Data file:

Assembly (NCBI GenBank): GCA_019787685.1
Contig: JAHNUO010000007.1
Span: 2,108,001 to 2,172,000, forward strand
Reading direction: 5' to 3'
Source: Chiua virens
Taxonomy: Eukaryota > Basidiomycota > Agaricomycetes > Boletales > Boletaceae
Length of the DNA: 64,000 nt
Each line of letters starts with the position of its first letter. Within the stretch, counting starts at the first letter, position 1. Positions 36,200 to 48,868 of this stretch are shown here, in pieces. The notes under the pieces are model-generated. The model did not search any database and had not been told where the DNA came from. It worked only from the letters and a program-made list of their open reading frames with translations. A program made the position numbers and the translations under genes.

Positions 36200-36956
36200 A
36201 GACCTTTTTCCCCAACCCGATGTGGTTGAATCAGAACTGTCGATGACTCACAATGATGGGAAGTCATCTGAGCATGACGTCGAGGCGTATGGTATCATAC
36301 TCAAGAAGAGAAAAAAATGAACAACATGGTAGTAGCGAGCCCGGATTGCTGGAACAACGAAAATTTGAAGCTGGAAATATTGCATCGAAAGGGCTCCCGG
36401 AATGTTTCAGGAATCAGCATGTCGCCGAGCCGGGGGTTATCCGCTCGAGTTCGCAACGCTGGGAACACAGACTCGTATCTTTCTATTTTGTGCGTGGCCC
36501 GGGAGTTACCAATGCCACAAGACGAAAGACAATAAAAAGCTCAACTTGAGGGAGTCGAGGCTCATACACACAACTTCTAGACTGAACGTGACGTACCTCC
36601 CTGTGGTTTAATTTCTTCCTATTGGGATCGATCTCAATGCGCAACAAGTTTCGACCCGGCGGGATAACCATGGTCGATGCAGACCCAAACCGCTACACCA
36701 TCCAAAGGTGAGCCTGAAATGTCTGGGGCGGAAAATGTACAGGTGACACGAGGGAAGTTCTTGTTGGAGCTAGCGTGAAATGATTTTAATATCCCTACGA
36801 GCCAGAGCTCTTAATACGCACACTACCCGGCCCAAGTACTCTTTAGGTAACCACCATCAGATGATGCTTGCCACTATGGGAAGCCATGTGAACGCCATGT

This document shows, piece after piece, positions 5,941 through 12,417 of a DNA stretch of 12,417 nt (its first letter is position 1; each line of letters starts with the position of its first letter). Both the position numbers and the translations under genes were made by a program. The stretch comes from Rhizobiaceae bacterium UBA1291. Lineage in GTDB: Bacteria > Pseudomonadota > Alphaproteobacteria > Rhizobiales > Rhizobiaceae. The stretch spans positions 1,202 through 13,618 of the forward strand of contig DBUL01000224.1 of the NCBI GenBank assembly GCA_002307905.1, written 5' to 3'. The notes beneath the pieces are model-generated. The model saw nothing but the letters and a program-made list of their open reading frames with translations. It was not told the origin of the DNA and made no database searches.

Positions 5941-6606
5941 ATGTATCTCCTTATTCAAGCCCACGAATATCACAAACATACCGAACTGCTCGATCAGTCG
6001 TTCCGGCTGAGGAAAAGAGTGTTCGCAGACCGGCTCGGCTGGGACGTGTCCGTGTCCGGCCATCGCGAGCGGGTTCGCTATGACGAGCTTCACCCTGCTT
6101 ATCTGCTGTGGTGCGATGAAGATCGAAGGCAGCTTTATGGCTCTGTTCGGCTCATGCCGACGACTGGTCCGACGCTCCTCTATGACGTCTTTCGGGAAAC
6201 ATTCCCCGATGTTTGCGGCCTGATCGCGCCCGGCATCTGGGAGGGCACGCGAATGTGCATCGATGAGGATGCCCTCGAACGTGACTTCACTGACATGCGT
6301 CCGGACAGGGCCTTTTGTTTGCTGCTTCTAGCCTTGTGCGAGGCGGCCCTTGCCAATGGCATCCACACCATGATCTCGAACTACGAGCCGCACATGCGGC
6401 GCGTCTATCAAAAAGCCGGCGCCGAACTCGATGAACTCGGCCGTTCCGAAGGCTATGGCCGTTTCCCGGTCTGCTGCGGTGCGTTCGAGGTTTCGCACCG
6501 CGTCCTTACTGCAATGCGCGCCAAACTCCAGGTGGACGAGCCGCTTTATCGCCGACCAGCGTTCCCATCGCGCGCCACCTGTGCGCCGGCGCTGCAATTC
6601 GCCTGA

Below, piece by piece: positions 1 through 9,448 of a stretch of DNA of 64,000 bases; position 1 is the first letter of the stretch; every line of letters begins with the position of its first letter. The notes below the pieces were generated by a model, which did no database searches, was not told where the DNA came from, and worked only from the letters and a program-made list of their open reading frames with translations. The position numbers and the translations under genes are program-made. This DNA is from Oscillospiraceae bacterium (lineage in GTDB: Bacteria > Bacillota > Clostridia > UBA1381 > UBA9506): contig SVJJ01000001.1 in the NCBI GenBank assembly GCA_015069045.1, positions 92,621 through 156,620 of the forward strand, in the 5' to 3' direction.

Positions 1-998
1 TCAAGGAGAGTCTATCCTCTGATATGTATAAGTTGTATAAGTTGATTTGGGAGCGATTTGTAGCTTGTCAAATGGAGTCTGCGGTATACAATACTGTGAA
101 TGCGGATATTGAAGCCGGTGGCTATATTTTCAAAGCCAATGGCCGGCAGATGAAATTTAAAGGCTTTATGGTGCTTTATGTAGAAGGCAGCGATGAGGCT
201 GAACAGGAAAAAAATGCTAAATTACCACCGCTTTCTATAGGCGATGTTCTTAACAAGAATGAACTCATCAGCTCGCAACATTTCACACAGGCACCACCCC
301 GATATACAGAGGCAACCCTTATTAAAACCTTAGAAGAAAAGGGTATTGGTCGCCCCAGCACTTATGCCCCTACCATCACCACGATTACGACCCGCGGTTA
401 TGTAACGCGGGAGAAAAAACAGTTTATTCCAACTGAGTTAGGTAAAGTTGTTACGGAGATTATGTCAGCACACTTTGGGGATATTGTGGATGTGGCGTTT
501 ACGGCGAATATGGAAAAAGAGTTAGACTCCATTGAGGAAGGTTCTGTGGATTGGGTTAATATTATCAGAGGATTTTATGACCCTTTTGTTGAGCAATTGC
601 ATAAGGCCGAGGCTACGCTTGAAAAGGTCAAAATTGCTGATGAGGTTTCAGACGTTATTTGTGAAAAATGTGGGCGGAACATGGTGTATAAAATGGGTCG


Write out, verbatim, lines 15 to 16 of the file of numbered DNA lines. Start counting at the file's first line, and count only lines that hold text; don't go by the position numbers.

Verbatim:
36601 CTGTGGTTTAATTTCTTCCTATTGGGATCGATCTCAATGCGCAACAAGTTTCGACCCGGCGGGATAACCATGGTCGATGCAGACCCAAACCGCTACACCA
36701 TCCAAAGGTGAGCCTGAAATGTCTGGGGCGGAAAATGTACAGGTGACACGAGGGAAGTTCTTGTTGGAGCTAGCGTGAAATGATTTTAATATCCCTACGA